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UK inflation falls to lowest since 2016 in pre-Brexit boost to consumers

UK inflation falls to lowest since 2016 in pre-Brexit boost to consumers
FILE PHOTO: A shopping trolley is pushed around a supermarket in London, Britain, May 19, 2015. REUTERS/Stefan Wermuth/File Photo -
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Stefan Wermuth(Reuters)
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LONDON (Reuters) – Consumer prices in Britain rose last month at the slowest rate since December 2016, a pre-Brexit boost to the spending power of households who are also seeing the fastest wage growth in 11 years.

Prices of goods and services paid by consumers rose at an annual rate of 1.7% in August after a 2.1% increase in July, the Office for National Statistics (ONS) said. A Reuters poll of economists had pointed to a rate of 1.9%.

Separate ONS figures showed British house prices rose in July by just 0.7% in annual terms, the smallest rise since 2012, as weakness in the London market spread to other parts of England.

Overall, the surprisingly sharp fall in inflation should boost households whose spending has fuelled the economy while businesses cut investment ahead of the Oct. 31 deadline for leaving the European Union.

“The inflation rate has fallen noticeably into August, to its lowest since late 2016,” ONS statistician Mike Hardie said.

“This was mainly driven by a decrease in computer game prices, plus clothing prices rising by less than last year after the end of the summer sales.”

It was the biggest drop in the annual rate of inflation from one month to another since late 2014.

Last month the Bank of England forecast that inflation would fall to a three-year low below 1.6% in the final quarter of this year, reflecting lower oil prices and government caps on household energy bills.

This is despite a sharp fall in the value of sterling since Boris Johnson became prime minister with the promise to take Britain out of the European Union on Oct. 31, even if that means leaving without a deal.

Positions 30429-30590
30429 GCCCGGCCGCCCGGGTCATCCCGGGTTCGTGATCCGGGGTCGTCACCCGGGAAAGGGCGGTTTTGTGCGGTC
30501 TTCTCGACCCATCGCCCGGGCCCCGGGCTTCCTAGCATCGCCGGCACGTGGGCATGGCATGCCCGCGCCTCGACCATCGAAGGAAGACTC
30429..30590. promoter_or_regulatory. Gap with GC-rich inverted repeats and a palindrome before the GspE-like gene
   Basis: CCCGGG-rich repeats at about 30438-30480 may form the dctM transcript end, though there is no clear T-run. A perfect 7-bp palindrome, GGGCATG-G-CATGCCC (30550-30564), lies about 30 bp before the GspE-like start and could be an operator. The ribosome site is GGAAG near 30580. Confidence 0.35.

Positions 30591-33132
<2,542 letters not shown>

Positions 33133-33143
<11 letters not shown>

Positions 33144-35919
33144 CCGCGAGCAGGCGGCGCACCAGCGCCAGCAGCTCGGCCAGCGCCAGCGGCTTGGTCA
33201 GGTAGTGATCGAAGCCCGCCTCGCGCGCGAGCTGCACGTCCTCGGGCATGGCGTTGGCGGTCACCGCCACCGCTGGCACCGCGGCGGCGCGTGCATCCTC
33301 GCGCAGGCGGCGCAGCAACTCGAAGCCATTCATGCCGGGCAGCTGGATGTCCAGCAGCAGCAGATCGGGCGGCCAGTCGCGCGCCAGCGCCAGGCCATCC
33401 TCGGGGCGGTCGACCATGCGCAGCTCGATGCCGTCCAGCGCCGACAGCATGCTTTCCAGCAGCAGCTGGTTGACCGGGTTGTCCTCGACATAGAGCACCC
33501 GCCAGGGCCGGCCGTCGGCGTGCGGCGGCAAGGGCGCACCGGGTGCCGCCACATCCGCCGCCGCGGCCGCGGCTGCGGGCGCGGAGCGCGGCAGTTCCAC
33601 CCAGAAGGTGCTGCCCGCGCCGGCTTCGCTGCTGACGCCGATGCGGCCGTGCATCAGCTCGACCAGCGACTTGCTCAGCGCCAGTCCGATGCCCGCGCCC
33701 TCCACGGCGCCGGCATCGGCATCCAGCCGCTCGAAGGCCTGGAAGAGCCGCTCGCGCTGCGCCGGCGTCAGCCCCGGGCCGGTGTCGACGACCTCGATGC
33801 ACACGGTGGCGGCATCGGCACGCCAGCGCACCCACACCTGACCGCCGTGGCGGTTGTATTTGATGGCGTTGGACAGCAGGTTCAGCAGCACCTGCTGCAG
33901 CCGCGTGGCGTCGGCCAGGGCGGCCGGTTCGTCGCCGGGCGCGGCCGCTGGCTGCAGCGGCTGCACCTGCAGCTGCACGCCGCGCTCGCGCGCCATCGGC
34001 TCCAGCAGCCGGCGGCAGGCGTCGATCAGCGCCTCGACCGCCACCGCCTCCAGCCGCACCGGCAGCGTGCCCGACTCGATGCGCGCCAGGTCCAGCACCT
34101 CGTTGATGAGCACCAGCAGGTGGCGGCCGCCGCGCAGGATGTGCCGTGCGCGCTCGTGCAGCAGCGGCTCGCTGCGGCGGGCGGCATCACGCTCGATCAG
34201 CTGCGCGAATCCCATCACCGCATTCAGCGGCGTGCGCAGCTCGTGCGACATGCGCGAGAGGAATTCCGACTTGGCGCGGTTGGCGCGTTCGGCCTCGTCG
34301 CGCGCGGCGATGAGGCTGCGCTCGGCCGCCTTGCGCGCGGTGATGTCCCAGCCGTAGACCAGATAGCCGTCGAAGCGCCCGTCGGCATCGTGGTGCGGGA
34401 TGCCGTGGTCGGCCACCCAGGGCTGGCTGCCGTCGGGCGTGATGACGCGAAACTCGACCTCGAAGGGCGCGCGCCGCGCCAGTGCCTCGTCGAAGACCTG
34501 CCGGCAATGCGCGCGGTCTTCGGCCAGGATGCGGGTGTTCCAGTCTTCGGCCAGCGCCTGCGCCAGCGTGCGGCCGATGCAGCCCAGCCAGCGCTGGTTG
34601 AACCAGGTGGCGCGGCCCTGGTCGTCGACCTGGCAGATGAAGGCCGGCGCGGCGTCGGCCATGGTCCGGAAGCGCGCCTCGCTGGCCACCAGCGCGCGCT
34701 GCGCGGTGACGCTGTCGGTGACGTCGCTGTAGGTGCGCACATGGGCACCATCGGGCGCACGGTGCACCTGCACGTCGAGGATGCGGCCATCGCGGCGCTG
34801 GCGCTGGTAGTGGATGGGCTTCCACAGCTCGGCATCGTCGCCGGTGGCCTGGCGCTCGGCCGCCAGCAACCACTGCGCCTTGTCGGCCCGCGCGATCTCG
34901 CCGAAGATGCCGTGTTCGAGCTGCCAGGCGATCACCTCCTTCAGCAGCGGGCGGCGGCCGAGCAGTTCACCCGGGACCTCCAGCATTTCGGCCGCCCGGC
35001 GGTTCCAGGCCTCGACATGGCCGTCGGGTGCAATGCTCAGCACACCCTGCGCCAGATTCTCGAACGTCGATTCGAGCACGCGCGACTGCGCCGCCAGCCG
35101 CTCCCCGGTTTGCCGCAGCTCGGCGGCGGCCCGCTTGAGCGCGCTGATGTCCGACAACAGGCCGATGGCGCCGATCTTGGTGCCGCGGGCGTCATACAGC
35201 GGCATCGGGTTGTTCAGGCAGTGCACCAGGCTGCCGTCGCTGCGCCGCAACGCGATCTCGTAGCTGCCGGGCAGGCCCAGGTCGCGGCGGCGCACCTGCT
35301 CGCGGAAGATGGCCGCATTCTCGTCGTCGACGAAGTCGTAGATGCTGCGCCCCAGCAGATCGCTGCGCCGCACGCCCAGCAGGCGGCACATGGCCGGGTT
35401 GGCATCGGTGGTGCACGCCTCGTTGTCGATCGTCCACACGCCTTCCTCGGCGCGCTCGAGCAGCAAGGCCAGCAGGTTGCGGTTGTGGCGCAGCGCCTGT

Measured against a basket of widely-used other currencies, sterling fell in August to its lowest since October 2016, although the pound has regained ground over the last week.

The Bank of England says underlying inflation pressures mean it is still likely to need to raise interest rates over the medium term, assuming Britain avoids major Brexit disruption and the global economy recovers from its slowdown.

Official data last week showed wage growth hit an 11-year high of 4.0% in the three months to July, a pace which would normally prompt the BoE to tighten rates.

But underlying inflation pressures are modest for now.

An ONS measure of core inflation, which excludes energy, fuel, alcohol and tobacco, dropped to 1.5% versus forecasts for it to fall to 1.8%.

The ONS figures also suggested little short-term pressure in the pipeline for consumer prices.

Among manufacturers, the cost of raw materials – many of them imported – was 0.8% lower than in August 2018, compared with a 0.9% increase in July, pushed down by lower oil prices. This was the biggest drop since May 2016. Economists polled by Reuters had expected input prices to fall by 0.5%.

The ONS said house prices in July rose by an annual 0.7% across the United Kingdom as a whole compared with 0.4% in June, marking the smallest rise since September 2012.

House prices are now falling in annual terms in four out of nine regions in England, the ONS said.

(Reporting by Andy Bruce and William Schomberg; uk.economics@reuters.com, +44 20 7542 7748)

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